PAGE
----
Wisconsin Attorney General Josh Kaul is requesting a 10.5% increase in his 2023-25 biennial budget to fund local law enforcement, programs for children and fight the opioid epidemic.
Kaul and all department heads are required to submit their budget proposals to the state Department of Administration by the end of the month.
Kaul's is being announced as he is in a tight election battle against Republican Eric Toney for attorney general, who, along with other Republicans, have made crime the central issue of the race.
In an interview with the Milwaukee Journal Sentinel Tuesday, Kaul said the criminal justice system has been "significantly underfunded" for decades by the Republican-led Legislature, and now is the time for the state to step up.
In November 2021, Kaul announced a $115 million "Safer Wisconsin" legislative package that included using a portion of the state's surplus for public safety including gun violence and mental health initiatives.
The Legislature never held a hearing on the proposal.
Kaul said Tuesday he has included some of his ideas from Safer Wisconsin in his budget proposal.
"Right now there is a massive state budget surplus, this would require (the state legislature) to invest just a portion to help communities fight crime," Kaul said.
More: What you need to know about Josh Kaul, the Democratic attorney general running for another term in Wisconsin
More: What to know about Eric Toney, the Republican candidate for Wisconsin attorney general
Kaul's budget includes 19 additional special agent and criminal analyst positions and 16 DNA analysts, toxicologists and crime scene response specialists to help meet the demand for services in the State Crime Lab.
Wisconsin DOJ is also requesting two additional violent crime prosecutors.
Under the budget proposal, DOJ would create a new Crime Victim Services grant program, expand Sexual Assault Victim Services grants and increase reimbursement for county victim/witness assistance.
Kaul wants to fund a 24-hour hate crime hotline to help increase the number of times these crimes are reported so law enforcement can better address hate crimes in Wisconsin.
"We are not able to effectively combat crime if crimes go unreported," Kaul said. "One area of underreporting includes hate crimes."
Funding for children
The Office of School Safety in the DOJ was created in 2018 after the school shooting in Parkland, Florida. The office was charged with distributing $100 million in grants and has since expanded with school programs and services including Speak Up, Speak Out School Resource Center and a confidential tip line.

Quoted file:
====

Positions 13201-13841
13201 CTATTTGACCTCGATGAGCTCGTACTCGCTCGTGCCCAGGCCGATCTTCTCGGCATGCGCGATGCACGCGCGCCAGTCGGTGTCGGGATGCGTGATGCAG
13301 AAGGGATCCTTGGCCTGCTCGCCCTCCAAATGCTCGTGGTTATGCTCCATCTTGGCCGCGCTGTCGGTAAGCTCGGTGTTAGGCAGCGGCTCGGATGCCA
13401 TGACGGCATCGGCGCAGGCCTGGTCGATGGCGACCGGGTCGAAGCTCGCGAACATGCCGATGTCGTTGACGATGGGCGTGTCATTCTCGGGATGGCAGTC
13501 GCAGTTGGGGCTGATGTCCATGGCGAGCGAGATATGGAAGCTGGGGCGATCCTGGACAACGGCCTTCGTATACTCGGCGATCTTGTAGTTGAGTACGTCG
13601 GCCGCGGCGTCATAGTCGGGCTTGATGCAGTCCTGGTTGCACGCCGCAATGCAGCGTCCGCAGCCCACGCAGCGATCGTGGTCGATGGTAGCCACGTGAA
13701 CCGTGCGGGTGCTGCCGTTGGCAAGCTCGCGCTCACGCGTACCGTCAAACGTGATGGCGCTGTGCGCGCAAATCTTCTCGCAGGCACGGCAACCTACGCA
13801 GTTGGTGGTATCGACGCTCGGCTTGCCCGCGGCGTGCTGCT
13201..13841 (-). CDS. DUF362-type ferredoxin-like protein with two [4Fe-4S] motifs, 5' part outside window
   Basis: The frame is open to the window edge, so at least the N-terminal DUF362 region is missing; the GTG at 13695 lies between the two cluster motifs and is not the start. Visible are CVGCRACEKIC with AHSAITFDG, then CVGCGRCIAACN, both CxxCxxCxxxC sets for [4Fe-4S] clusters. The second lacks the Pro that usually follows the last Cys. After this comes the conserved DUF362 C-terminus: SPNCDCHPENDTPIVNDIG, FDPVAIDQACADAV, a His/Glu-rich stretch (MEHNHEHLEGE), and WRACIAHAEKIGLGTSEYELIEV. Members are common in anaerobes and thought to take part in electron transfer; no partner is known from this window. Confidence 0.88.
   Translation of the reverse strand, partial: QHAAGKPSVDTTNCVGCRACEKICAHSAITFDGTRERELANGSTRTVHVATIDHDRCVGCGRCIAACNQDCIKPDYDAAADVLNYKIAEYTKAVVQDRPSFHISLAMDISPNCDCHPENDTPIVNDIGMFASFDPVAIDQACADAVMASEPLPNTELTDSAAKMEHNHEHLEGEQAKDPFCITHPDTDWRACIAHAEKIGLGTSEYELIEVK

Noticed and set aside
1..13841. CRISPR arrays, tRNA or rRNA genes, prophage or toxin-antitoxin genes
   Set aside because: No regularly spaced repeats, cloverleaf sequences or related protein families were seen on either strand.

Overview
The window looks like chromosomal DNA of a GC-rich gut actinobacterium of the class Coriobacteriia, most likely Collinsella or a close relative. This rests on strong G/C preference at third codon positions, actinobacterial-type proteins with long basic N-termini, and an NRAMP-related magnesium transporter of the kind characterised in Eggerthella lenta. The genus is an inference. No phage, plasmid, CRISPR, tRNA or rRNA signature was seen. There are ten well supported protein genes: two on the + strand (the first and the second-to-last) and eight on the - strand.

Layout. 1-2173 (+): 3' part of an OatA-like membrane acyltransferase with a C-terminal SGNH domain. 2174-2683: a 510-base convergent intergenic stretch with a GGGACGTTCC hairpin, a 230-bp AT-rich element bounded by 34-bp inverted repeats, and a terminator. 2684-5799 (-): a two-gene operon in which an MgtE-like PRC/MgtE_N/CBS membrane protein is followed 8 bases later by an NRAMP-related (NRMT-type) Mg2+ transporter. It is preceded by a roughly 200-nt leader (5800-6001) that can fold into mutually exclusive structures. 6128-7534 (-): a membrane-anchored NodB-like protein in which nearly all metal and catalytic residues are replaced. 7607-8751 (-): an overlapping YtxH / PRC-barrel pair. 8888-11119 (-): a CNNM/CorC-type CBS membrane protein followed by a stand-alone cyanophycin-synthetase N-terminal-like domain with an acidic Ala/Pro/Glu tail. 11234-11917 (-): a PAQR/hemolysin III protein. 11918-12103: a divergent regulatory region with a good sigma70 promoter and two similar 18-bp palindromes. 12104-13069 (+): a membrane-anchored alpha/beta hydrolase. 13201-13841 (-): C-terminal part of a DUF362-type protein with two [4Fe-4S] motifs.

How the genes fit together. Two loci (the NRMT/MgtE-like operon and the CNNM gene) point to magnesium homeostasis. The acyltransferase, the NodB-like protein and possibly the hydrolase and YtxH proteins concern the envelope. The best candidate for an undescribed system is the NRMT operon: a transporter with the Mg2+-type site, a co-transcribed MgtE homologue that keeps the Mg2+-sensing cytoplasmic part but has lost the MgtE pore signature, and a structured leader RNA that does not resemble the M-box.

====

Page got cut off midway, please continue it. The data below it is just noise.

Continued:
Federal grant funding will run out by the end of 2023. Kaul has asked for about $2.2 million over the biennium to continue school safety operations and additional school investments.
DOJ would also like to increase the number of special agents working on CyberTips about missing and exploited children. In 2021, the task force that leads the team investigated 4,534 CyberTips and made 468 arrests. CyberTips have increased over 400% since 2013.
Fighting the opioid epidemic
Kaul said Wisconsin is experiencing the nationwide increase in overdose deaths due to strains caused by the pandemic but also because of the increasing variety and prevalence of deadly fentanyl analogs.
Kaul is requesting additional toxicology staff for the State Crime Lab and funding for the Treatment Alternatives and Diversion (TAD) program, which provides district attorneys or judges an option to offer nonviolent offenders the opportunity to enter into voluntary substance abuse treatment.
Kaul said program revenue pays for TAD, but the Legislature did not approve it in the current budget.
If he's reelected, it will likely be another uphill battle for Kaul to get his proposals approved.
On the campaign trail, Toney, the Fond du Lac County district attorney, said the Wisconsin Department of Justice should have original prosecution authority in Milwaukee. He also introduced a "Safer Streets, Safer Homes" plan in May.
He recently sparred with Milwaukee Mayor Cavalier Johnson over the mayor's budget proposal, which includes cutting 17 police officers.
Toney touted his endorsements from sheriffs and district attorneys across Wisconsin and accused Kaul of "defunding police at the DOJ by cutting positions.
"I will immediately fill these vacant positions at the DOJ," Toney said. "Kaul's actions show we can't trust him with public safety and that's why Democrat and Republican law enforcement across Wisconsin have endorsed me to help keep our streets safe."
Kaul said his biennial budget request is "tailored to focus on fighting crime"
"Through grant programs that will support crime prevention, investigation, and prosecution implemented by local agencies and organizations," Kaul said.
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This article originally appeared on Milwaukee Journal Sentinel: Wisconsin AG Kaul wants a double-digit budget increase to fight crime